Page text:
First of all the scene is set in Mr.____’s (Danny Glover) House as opposed to Harpo’s (Willard Pugh) in the book; this is significant because it has been Celia’s prison for several years; a place where she has been continuously abused. This adds extra dramatic tension to the scene and focuses it on Celia. However this does to some extent detract from the arcs of the other characters such as Squeak (Rea Dawn Chong) and Sofia. (Oprah Winfrey) In the novel there are continuous references to Squeak being Harpo’s mistress and mother of his child. This is less prominent in the film and as such leaves Squeak’s departure with much less dramatic weight. Also the film omits the visit of Eleanor Jane and reference to Sofia’s probation. In the novel Sofia is denied her emancipation by the legalities she is still embroiled with, the film instead reinstates Sofia as a dominant force at the dinner table.
What is clear from this scene is that although as the stories protagonist Celia’s narrative arc has remained intact, omissions have had to have been made on behalf of other characters within the novel due to the narrative constraints of time.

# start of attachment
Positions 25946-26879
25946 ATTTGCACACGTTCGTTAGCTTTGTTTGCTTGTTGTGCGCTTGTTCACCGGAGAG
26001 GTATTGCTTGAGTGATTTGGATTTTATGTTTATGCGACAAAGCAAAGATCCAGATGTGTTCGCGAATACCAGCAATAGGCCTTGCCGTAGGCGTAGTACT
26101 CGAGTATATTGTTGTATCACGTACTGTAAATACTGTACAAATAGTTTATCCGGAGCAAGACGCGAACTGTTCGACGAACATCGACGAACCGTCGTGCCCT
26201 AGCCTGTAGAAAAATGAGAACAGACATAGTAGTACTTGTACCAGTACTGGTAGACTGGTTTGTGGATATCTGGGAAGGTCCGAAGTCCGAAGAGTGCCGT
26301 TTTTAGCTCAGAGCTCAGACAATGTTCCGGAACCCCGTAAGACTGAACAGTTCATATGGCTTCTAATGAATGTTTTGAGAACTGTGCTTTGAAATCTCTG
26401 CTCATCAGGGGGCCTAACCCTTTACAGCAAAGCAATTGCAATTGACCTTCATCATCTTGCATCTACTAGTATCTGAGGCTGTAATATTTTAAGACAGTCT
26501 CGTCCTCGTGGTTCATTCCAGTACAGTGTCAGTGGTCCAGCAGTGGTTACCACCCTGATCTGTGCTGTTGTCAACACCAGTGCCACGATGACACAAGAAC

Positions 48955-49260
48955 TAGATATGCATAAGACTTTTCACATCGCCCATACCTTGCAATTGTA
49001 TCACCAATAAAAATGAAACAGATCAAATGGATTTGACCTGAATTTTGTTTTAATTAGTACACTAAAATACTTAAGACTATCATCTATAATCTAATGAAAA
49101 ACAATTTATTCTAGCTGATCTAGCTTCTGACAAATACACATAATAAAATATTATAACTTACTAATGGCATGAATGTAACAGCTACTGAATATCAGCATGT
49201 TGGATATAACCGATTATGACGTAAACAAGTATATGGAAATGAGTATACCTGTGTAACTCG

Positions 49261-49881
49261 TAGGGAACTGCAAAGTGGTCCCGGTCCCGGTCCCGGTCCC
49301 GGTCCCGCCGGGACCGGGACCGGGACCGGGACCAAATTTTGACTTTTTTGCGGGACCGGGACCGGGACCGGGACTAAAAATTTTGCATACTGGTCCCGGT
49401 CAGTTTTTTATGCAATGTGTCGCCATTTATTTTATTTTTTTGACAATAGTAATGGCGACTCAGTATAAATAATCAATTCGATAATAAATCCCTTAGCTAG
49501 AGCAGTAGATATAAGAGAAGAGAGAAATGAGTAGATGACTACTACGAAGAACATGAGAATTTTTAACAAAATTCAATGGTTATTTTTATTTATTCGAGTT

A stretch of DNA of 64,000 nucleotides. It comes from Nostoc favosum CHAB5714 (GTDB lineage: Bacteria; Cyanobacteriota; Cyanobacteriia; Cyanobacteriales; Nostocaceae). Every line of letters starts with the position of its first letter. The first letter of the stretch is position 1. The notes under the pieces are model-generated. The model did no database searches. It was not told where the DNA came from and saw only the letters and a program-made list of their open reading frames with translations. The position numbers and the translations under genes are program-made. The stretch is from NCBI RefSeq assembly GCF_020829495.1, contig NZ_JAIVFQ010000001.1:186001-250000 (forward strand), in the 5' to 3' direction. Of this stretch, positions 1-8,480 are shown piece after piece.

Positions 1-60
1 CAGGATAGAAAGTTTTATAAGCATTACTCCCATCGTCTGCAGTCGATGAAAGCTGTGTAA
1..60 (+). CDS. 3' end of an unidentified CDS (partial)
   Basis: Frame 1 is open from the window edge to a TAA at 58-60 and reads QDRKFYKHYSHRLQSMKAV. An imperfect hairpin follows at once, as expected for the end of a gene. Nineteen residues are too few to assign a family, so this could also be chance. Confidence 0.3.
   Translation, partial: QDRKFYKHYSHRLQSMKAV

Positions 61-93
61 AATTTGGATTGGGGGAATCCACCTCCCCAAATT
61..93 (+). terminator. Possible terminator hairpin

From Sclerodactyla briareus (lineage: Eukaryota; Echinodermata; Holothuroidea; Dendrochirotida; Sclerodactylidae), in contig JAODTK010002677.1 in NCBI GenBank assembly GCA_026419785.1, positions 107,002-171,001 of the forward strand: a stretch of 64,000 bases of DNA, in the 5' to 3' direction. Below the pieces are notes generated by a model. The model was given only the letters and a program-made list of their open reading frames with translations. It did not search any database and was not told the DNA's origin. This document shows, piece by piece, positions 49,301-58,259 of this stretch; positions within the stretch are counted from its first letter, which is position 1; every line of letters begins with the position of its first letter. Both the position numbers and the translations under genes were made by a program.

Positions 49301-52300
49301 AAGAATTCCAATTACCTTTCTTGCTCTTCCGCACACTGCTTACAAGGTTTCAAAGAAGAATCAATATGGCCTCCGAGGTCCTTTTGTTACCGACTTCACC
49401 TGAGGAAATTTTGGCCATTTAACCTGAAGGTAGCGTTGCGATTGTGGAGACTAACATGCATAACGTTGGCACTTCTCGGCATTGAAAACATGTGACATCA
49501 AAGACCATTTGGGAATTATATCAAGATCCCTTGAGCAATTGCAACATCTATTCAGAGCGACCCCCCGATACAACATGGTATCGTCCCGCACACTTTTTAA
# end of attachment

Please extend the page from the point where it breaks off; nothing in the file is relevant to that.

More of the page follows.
Film can strive to imitate the stylistic form of literature successfully as in the case of Mrs Dalloway or unsuccessfully as in the case of The Bonfire of the Vanities (De Palma, 1990) In certain cases such as The Godfather (Coppola 1972) and Jaws (Spielberg 1975) the film adaptation can surpass the source material. Although argument other which form is better may be mere sound and fury; direct comparison of the two different narrative forms can lead to a better understanding of narration itself.
- Bordwell and Thompson. (2001) Film Art: An Introduction, New York: McGraw Hill.
- Kawin, B (1992) How Movies Work, London: University of California press.
- Thompson, K (1999) Storytelling in the New Hollywood: Understanding classical Narrative Technique. London: Harvard
- Walker, A (2004) The Color Prurple, London: Pheonix.
- Woolf, V (1996) Mrs Dalloway, London: Penguin popular classics.
- Bonfire of the Vanities (Dir Brian De Palma, 1990, US)
- Color Purple, The (Dir Steven Spielberg, 1985 US)
- Godfather, The (Dir Francis Ford Coppola, 1972, US)
- Jaws (Dir Steven Spielberg, 1975, US)
- Lord of the Rings: The Two Towers, The (Dir Peter Jackson, 2002, US, New Zealand, Germany)
- Mrs. Dalloway (Dir Marleen Gorris, 1997, UK)